As I mention in previous post Zephyr RTOS is an interesting initiative started by Intel, NXP and couple other strong organizations. With so well founded background future for this RTOS should look bright and I think it will quickly became important player on IoT arena.

Because of that it is worth to dig little bit deeper in this RTOS and see what problems we faced when trying to develop for some well known development board. I choose STM32 F411RE mainly because it start to gather dust and some customers ask about it recently. As always I will present perspective of Linux enthusiast trying to use Debian Linux and command line for development as I did for mbed OS.

Let’s start

To not repeat documentation here please first follow Getting Started Guide.

After setting up environment and running Hello World example we are good to go with trying Nucleo-64 STM32F411RE. This is pretty new thing, so you will need recent arm branch:

Then make help should show f411re:

Let’s try to compile that (please note that I’m still in hello_world project):

OpenOCD and flashing

To flash binaries OpenOCD was needed:

It would be great to have mbed way of flashing Nucleo-64 board.

Using OpenOCD I get libusb access error:

I added additional udev rules from OpenOCD project:

And added my username to plugdev group:

The result was:

Hello world verification

Unfortunately I was not able to verify if hello_world example works at first time. I posted my experience on [mailing list](https://lists.zephyrproject.org/archives/list/devel@lists.zephyrproject.org/thread/3U5SX62HCTJFTQEAJX6DR6P5 45PZXUH/) and after couple days I received information that there was bug in clock initialisation and fix was pushed to gerrit.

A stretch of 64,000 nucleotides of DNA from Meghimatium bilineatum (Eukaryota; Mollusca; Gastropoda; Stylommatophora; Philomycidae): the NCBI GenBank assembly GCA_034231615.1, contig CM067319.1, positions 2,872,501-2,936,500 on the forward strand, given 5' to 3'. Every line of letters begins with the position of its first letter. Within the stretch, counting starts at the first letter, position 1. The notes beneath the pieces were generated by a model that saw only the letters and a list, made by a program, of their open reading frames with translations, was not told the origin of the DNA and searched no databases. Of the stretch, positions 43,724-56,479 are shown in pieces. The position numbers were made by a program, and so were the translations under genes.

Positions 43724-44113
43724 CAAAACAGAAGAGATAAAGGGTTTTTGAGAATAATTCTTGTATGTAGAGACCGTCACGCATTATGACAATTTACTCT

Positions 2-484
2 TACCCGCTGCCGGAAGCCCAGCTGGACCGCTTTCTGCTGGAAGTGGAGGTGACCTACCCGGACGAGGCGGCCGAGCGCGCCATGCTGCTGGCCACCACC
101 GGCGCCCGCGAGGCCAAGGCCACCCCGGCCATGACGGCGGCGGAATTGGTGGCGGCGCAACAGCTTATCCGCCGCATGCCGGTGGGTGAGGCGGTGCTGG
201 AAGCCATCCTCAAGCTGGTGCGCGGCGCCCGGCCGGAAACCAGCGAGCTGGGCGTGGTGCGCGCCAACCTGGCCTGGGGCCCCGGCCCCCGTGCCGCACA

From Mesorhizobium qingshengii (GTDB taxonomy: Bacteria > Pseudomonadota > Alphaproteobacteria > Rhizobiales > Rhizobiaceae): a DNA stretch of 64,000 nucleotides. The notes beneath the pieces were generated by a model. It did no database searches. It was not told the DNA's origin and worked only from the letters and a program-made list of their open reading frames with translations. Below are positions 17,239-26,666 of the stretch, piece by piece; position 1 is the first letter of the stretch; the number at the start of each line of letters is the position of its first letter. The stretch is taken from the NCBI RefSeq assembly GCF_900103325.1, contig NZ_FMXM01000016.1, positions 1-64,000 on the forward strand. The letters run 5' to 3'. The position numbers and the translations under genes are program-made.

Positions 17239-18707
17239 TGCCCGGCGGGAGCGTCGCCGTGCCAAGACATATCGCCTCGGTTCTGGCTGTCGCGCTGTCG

So I tried one more time:

Unfortunately arm branch seems to rebase or change in not linear manner, so just pulling it cause lot of conflicts.

After correctly building I flashed binary to board:

Log looks the same as previously, but this time on /dev/ttyACM0 I found some output by using minicom:

Result was:

The same method worked with basic/blinky example.

Summary

This was short introduction, which took couple weeks to publish. I will continue Zephyr research and as initial project I choose to add i2c driver for F411RE development board.

Overall Zephyr looks very promising with lot of documentation. Community could me more responsive, because at this point I think it is pushed more by corporation related then deeply engaged enthusiasts.

Important think to analyze for Zephyr is cross platform verification on application level. By that I mean exercising proposed abstraction model to see if for example I can run the same application on emulation and on target platform. Giving that ability would be huge plus.

Also what would be interesting to see is some general approach to application validation. This could shift verification from target hardware to emulated environment, what would be very interesting for future embedded developers.